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Monetary Policy and the Stock Market: Some International evidence

  • Luis Angeles

This paper presents a model where opening the capital account of an economy causes more bankruptcies to take place in the non tradables sector. Non tradable arms must forecast the future state of the economy when investing since the demand for their goods depends on this. In our model the interest rate is a powerful signal that non tradable arms use when the capital account is closed, but its informational content decreases once the capital account opens up and international (as well as domestic) shocks affect it.

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Paper provided by Business School - Economics, University of Glasgow in its series Working Papers with number 2006_13.

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Handle: RePEc:gla:glaewp:2006_13
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  1. Gourinchas, Pierre-Olivier & Jeanne, Olivier, 2003. "The Elusive Gains from International Financial Integration," CEPR Discussion Papers 3902, C.E.P.R. Discussion Papers.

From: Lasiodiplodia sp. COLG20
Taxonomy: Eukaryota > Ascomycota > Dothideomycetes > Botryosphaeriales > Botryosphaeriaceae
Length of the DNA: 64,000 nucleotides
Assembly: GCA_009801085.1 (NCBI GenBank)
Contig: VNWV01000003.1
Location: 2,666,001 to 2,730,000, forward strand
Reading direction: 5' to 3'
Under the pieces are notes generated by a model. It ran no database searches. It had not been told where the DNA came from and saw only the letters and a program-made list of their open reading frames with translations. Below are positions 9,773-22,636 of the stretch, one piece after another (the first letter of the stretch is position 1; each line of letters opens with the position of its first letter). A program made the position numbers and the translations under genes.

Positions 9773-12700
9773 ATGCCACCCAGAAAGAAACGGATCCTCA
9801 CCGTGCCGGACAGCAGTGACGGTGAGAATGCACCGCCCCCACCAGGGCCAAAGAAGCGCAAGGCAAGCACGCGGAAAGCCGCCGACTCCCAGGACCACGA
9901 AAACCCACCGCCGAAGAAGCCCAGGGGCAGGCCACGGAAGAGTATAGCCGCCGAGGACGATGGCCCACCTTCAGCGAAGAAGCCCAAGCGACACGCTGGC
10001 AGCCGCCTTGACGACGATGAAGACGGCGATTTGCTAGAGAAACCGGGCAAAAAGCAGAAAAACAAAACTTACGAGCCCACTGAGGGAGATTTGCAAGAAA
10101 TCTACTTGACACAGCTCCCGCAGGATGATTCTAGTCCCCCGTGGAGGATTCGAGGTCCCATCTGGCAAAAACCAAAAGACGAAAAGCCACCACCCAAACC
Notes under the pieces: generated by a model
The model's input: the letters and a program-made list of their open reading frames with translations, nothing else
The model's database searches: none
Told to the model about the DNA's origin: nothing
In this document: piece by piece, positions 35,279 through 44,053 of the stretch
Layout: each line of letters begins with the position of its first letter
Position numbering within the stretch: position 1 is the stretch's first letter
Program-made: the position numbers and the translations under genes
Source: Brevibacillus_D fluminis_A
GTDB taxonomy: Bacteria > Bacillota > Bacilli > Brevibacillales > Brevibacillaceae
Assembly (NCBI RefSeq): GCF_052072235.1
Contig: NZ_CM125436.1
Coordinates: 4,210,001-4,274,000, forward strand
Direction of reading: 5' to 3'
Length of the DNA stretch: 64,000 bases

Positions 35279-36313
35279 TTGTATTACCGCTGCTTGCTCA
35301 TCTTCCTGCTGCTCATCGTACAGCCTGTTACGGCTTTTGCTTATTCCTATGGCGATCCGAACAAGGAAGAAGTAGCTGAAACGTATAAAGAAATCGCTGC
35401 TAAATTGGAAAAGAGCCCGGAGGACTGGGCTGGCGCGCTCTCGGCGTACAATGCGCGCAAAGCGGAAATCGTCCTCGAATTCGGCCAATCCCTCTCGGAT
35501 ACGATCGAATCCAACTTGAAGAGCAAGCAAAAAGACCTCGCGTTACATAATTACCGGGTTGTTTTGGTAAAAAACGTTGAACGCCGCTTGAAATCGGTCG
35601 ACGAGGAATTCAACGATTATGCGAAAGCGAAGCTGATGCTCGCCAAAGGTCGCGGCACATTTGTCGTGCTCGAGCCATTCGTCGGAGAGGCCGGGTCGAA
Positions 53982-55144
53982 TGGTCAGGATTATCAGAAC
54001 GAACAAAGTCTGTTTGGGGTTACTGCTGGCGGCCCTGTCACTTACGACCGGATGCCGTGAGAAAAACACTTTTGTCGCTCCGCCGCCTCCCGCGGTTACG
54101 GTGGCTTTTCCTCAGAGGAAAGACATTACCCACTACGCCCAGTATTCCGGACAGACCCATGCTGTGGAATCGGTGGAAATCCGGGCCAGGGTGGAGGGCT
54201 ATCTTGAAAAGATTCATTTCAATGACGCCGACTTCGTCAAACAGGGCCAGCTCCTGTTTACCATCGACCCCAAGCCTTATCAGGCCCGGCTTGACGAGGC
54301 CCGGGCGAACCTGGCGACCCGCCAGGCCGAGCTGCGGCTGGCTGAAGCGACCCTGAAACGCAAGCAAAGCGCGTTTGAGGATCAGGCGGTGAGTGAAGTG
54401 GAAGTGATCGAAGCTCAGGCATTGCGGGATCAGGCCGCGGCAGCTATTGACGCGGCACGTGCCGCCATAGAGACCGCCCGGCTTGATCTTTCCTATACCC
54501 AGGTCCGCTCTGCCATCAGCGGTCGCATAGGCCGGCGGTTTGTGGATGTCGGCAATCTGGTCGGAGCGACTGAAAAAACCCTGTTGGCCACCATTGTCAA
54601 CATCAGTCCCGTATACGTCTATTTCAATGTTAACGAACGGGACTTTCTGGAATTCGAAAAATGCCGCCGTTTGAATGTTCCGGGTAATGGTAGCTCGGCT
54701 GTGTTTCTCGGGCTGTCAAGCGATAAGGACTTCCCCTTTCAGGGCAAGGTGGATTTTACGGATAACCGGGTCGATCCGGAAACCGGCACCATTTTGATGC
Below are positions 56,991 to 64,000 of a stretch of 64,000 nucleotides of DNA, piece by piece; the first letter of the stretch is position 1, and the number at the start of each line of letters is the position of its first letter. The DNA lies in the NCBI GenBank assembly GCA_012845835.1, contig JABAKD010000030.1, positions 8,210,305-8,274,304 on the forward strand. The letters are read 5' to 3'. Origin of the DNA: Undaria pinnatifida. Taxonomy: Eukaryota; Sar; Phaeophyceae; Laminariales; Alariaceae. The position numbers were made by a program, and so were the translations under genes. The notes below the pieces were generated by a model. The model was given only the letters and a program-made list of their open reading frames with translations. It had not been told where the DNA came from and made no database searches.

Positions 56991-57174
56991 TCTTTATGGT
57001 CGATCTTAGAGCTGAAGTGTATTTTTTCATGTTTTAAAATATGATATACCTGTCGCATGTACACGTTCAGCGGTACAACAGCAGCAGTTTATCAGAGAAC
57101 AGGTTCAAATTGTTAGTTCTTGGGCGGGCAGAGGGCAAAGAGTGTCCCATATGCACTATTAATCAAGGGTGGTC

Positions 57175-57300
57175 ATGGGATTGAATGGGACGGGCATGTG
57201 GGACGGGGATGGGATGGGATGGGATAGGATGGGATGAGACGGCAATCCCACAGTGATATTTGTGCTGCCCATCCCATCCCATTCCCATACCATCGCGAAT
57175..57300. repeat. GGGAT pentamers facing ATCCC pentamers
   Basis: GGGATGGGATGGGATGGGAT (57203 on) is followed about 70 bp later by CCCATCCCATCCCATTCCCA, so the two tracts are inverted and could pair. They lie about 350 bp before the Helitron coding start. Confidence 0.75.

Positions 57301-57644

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  7. repec:zbw:wtowps:99-03 is not listed on IDEAS
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  9. Carlos Arteta & Barry Eichengreen & Charles Wyplosz, 2001. "When Does Capital Account Liberalization Help More than It Hurts?," NBER Working Papers 8414, National Bureau of Economic Research, Inc.
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  12. Persson, Torsten & Tabellini, Guido, 1991. "The Politics of 1992: Fiscal Policy and European Integration," CEPR Discussion Papers 501, C.E.P.R. Discussion Papers.
  13. Barry Eichengreen, 2004. "Capital Flows and Crises," MIT Press Books, The MIT Press, edition 1, volume 1, number 0262550598, December.
  14. Sebastian Edwards, 2001. "Capital Mobility and Economic Performance: Are Emerging Economies Different?," NBER Working Papers 8076, National Bureau of Economic Research, Inc.
  15. Marco Terrones & Eswar S Prasad & Ayhan Kose, 2003. "Financial Integration and Macroeconomic Volatility," IMF Working Papers 03/50, International Monetary Fund.
  16. Stiglitz, Joseph E., 2000. "Capital Market Liberalization, Economic Growth, and Instability," World Development, Elsevier, vol. 28(6), pages 1075-1086, June.
  17. Michael Bordo & Barry Eichengreen & Daniela Klingebiel & Maria Soledad Martinez-Peria, 2001. "Is the crisis problem growing more severe?," Economic Policy, CEPR;CES;MSH, vol. 16(32), pages 51-82, 04.
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